Flossing is one of the most disliked and skipped parts of the oral hygiene routine. Even dental patients who would never think of missing a chance to brush will conveniently forget to pull out the floss from time to time, and it can feel a little unusual or even uncomfortable at first. However, getting over those feeling is essential because using floss or related tools removes food trapped between the teeth and prevents you from getting gum disease. Get in the habit of flossing more by following these easy five step plan:
1. Find the Right Floss
There’s no one perfect floss, and believing that can make it harder to get used to the practice. Nylon floss is the most common product, but the material tends to shred and get caught between the teeth in a bothersome way. Look for PTFE floss instead, which is more durable and naturally more slippery even when un-waxed. Speaking of wax, un-waxed floss removes the most debris, but waxed is more comfortable for people with tight gaps between the teeth. Using waxed floss is much better than not flossing at all. Wide dental tape or ribbon also increases the amount of cleaning, but again it’s not always a good choice for tight tooth gaps. Flavors are fine and are a matter of personal preference.
2. Give Yourself Enough
Most people pull off six inches or so of floss and then struggle to keep a grip on it without turning their fingers white and red. Run out at least 18 inches of the material, which is longer than you think, and gently wind the ends around your fingers until you only have about three to four inches to work with. Having all that length to wrap means there’s no need to cut off your circulation to prevent slipping. It also allows you to wind and unwind the floss as necessary to get a clean area to work with so you’re not depositing food and bacteria back into your mouth.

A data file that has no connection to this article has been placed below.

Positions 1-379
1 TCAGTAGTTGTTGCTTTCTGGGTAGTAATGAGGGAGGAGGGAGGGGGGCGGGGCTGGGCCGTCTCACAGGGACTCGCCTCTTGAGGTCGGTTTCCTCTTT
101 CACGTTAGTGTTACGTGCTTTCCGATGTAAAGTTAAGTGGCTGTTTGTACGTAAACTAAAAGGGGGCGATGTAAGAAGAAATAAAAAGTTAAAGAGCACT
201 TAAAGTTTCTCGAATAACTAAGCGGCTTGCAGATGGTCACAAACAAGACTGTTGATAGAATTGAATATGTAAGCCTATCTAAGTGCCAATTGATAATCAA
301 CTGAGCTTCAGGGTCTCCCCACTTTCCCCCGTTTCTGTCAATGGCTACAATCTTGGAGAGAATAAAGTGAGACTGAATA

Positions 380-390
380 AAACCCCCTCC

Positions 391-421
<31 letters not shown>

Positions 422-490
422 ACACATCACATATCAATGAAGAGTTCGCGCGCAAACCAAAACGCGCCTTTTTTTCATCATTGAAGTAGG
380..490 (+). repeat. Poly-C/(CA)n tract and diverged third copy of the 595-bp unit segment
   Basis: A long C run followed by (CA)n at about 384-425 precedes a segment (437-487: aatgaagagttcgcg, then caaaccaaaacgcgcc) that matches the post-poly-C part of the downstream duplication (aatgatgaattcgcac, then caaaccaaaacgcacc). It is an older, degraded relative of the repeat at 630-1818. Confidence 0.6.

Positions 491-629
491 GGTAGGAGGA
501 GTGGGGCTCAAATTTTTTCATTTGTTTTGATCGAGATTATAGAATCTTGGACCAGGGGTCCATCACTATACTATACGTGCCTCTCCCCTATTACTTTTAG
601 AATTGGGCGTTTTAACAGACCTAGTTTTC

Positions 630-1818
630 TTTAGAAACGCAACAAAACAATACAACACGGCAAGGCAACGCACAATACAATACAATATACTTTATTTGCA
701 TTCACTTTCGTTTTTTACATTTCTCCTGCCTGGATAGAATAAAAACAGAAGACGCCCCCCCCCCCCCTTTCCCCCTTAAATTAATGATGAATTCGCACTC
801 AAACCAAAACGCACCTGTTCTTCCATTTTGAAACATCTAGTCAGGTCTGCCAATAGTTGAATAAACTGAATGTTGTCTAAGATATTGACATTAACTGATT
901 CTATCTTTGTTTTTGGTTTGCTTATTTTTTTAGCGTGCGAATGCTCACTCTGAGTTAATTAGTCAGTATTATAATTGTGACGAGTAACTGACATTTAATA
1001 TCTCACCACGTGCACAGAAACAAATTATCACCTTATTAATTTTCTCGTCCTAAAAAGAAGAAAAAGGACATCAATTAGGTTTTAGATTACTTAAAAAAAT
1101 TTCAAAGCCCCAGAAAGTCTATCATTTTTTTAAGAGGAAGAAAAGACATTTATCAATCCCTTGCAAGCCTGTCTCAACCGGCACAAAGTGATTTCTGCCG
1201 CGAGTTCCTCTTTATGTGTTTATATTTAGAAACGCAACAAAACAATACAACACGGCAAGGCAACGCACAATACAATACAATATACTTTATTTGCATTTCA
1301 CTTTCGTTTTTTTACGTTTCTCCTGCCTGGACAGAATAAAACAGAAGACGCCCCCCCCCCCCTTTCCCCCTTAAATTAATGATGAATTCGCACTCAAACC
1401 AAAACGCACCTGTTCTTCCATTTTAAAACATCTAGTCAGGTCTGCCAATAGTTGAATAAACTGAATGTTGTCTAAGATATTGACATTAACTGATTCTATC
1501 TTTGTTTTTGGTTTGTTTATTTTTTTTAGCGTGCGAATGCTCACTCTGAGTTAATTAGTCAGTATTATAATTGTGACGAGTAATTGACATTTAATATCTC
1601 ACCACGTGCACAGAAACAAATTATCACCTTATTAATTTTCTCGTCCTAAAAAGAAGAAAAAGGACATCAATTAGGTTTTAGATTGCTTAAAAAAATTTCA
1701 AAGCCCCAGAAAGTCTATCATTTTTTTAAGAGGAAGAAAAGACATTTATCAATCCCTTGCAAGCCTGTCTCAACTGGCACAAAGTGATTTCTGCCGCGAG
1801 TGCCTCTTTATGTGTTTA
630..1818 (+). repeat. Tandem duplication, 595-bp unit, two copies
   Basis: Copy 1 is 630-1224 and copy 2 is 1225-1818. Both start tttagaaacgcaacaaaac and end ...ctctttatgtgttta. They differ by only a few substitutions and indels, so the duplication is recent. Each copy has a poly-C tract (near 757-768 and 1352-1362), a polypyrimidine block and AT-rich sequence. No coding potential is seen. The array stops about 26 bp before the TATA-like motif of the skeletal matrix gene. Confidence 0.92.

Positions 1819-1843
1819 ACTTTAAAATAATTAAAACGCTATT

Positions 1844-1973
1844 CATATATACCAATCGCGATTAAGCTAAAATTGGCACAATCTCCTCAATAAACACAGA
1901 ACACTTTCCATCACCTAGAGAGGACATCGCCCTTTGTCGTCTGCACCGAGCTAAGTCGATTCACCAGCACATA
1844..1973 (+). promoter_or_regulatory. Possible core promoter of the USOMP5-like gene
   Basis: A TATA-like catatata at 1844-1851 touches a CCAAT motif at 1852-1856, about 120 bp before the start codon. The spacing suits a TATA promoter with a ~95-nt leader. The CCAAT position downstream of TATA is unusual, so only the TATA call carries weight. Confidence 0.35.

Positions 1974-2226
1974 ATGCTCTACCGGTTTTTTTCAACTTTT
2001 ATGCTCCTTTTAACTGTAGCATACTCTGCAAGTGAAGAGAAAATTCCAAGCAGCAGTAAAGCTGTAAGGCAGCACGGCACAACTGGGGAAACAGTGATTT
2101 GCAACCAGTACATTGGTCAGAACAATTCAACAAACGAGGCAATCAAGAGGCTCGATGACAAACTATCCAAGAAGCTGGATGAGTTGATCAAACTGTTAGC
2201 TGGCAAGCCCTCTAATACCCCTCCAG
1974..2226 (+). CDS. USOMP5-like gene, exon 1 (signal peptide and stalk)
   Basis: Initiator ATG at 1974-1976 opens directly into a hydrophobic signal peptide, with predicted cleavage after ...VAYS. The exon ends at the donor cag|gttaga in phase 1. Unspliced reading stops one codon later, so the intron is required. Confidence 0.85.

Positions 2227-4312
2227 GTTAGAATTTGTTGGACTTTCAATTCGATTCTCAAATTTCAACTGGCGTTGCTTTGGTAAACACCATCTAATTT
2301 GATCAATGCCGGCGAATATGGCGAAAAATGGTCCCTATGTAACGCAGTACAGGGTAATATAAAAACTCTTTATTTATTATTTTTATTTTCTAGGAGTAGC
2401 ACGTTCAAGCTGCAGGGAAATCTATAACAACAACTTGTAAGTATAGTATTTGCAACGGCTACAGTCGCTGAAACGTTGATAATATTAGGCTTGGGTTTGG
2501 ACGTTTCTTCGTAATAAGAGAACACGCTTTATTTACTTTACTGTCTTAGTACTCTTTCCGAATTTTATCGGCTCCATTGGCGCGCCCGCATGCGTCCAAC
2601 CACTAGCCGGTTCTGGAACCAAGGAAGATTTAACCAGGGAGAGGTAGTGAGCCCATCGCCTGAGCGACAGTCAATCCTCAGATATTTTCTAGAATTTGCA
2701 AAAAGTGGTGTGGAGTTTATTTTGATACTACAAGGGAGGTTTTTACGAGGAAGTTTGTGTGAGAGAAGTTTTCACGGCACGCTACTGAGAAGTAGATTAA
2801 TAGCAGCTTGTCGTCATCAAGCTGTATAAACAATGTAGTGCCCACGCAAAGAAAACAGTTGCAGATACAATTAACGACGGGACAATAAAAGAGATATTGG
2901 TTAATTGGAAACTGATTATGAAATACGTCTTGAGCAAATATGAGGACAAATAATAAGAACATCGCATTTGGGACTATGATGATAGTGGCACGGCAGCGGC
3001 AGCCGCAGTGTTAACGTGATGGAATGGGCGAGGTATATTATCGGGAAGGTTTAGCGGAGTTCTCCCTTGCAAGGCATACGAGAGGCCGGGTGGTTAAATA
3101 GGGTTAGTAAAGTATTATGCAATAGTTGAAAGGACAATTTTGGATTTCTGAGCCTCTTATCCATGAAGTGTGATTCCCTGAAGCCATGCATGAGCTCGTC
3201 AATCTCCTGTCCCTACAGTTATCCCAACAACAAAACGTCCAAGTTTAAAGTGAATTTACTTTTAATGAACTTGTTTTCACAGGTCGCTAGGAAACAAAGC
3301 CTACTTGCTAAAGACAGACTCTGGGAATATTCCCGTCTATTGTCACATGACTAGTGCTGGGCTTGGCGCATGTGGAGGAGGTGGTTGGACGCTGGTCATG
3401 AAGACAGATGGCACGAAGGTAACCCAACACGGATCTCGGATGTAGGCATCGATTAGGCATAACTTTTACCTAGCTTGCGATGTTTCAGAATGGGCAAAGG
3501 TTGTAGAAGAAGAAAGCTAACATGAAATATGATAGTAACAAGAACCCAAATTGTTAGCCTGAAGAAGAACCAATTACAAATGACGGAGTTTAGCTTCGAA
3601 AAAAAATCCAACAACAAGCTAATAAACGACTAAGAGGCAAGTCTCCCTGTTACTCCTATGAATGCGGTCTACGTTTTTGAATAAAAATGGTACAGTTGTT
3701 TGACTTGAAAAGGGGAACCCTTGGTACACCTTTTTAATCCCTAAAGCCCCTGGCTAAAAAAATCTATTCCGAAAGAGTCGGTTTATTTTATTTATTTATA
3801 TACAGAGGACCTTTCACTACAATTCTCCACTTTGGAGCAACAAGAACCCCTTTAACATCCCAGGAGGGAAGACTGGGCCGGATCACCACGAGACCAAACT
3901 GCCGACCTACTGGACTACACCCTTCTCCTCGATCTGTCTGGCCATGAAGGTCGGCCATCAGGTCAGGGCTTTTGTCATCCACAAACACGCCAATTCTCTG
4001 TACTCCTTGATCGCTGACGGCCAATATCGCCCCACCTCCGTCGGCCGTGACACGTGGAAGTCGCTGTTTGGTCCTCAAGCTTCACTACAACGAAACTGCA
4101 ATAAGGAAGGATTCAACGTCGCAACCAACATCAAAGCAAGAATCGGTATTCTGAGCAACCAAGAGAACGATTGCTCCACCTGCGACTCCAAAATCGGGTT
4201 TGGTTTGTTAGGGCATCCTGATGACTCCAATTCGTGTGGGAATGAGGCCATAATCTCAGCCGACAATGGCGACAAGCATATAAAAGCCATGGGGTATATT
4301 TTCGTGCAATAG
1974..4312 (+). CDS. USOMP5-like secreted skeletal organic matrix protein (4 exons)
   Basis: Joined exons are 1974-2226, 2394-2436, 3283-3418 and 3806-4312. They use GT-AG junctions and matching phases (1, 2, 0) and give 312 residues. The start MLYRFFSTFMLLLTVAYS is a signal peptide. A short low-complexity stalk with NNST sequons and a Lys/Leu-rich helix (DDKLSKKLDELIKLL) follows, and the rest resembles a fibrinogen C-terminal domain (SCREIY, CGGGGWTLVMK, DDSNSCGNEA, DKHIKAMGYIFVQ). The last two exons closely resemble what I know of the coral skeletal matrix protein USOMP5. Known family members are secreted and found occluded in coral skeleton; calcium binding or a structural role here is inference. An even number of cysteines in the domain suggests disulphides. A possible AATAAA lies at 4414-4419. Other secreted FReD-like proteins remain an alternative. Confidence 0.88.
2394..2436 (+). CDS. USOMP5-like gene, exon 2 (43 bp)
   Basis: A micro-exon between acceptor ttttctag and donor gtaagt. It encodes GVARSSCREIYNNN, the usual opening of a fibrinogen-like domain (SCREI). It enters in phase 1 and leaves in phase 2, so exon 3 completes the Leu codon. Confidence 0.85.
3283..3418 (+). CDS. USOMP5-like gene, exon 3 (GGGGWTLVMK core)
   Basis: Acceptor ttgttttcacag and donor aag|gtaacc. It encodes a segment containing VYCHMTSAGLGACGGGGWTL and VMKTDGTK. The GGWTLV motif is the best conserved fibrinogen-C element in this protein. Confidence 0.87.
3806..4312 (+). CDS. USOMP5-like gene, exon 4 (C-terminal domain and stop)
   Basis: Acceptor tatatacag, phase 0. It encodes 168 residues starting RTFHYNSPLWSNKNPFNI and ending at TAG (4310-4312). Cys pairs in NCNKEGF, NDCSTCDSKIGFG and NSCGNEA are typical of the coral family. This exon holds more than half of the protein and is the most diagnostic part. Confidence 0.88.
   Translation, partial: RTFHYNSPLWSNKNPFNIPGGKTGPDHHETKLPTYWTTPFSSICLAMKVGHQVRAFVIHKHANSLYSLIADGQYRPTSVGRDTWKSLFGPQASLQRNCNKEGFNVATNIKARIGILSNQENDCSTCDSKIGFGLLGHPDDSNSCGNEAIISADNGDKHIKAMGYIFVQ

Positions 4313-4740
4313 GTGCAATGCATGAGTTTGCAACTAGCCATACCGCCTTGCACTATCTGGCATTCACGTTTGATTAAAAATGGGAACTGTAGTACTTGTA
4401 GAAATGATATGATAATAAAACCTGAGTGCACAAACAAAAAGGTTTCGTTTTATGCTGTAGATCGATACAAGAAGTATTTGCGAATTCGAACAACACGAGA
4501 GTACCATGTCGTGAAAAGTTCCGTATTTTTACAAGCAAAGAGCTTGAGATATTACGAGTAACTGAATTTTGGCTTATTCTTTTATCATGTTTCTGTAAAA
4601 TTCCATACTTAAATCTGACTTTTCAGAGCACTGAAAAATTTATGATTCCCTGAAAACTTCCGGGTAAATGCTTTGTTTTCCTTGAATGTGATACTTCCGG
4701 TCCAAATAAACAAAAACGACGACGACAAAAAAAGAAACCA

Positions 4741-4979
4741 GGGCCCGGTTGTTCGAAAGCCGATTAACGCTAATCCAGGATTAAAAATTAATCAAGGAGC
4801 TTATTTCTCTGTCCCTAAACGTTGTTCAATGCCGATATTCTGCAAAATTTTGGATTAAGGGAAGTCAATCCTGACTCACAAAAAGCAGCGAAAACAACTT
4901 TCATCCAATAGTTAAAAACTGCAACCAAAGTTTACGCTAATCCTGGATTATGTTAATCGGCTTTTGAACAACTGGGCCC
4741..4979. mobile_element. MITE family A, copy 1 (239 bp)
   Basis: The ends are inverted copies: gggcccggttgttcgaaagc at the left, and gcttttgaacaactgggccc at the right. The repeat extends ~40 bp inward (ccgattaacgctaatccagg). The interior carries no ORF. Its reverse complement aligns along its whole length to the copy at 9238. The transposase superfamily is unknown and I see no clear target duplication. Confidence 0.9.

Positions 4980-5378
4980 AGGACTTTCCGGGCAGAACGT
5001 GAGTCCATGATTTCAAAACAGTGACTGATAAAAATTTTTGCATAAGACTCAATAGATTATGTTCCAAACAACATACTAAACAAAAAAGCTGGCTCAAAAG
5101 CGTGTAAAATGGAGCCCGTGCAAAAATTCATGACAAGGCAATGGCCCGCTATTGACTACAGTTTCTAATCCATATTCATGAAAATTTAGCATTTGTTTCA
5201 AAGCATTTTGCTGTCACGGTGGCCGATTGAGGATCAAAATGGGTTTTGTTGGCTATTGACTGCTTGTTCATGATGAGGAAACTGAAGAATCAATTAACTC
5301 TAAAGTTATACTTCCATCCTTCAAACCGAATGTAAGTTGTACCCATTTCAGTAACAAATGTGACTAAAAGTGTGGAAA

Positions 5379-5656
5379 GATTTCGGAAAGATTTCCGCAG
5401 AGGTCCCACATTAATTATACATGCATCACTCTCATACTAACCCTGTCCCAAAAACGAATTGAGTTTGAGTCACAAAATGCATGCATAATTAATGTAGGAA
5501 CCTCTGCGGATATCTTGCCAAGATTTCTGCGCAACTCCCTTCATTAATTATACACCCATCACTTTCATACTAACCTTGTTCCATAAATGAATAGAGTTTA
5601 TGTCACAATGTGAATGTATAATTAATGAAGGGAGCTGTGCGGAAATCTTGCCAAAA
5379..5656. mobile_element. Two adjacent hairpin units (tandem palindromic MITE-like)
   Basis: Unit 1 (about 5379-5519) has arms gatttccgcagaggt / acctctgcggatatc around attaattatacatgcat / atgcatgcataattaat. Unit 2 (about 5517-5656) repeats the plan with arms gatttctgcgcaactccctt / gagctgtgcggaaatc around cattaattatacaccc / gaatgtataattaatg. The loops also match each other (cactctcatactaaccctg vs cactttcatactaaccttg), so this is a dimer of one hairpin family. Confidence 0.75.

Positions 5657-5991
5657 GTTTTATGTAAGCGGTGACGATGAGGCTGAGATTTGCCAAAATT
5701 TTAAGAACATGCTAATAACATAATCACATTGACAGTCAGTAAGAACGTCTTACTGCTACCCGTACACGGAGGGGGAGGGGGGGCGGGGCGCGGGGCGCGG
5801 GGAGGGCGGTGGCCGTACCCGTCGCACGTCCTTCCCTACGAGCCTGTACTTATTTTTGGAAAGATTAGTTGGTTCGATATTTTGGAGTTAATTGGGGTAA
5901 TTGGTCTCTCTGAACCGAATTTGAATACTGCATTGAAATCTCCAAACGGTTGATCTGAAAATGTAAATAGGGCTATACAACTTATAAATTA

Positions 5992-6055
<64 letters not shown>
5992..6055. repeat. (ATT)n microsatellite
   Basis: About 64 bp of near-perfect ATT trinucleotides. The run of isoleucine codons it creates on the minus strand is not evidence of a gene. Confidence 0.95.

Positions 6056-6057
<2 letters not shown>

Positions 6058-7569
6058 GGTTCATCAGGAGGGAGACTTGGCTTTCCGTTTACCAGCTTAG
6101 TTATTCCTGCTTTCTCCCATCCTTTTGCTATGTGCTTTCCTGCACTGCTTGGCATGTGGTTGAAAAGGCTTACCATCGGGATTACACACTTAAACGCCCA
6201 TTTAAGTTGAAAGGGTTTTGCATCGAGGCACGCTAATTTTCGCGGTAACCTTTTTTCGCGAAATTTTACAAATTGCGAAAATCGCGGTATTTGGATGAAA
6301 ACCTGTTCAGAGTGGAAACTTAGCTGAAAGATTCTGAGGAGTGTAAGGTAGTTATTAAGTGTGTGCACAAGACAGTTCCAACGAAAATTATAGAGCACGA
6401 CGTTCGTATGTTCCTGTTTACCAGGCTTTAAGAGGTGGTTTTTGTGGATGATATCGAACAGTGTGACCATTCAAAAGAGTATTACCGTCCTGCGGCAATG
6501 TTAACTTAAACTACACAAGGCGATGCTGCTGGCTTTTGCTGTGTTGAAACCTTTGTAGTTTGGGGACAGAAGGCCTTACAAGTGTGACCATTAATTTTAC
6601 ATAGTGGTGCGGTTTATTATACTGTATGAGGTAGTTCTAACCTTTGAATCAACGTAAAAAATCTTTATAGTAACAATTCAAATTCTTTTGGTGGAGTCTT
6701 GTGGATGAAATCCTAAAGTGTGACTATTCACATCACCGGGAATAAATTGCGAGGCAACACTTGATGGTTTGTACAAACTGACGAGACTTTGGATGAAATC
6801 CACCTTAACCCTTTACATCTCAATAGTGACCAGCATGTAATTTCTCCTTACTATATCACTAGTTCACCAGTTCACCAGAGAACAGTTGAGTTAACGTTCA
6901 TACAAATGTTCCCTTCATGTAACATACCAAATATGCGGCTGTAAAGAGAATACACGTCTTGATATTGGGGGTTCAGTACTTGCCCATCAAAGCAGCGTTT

3. Move It Slowly
Start with the gap between your two front teeth since it’s the most visible and accessible. Slide the floss up into the gap slowly, so it doesn’t snap painfully into your gum tissue. Run it backward and forwards slowly while moving it up and down the gap, focusing on the space away from the gumline. After these passes, slide right up to the gum line and gently angle the floss, so it wraps around the tooth edge on one side, then the other. This ensures that the floss cleans the front and back of each tooth instead of just the sides of the gap.
4. Switch Sections
There’s no need to unwind your floss after every tooth, but you should move to a new section after every three to four teeth. If you run out of clean floss, unroll a new strand.
5. Try a Tool
Finally, don’t be afraid to try a flossing tool if you’re having trouble reaching your molars or find that even the most narrow floss is too uncomfortable. Pre-strung dental flossing picks, ultrasonic flossing tools, and more can all make mastering flossing a lot easier.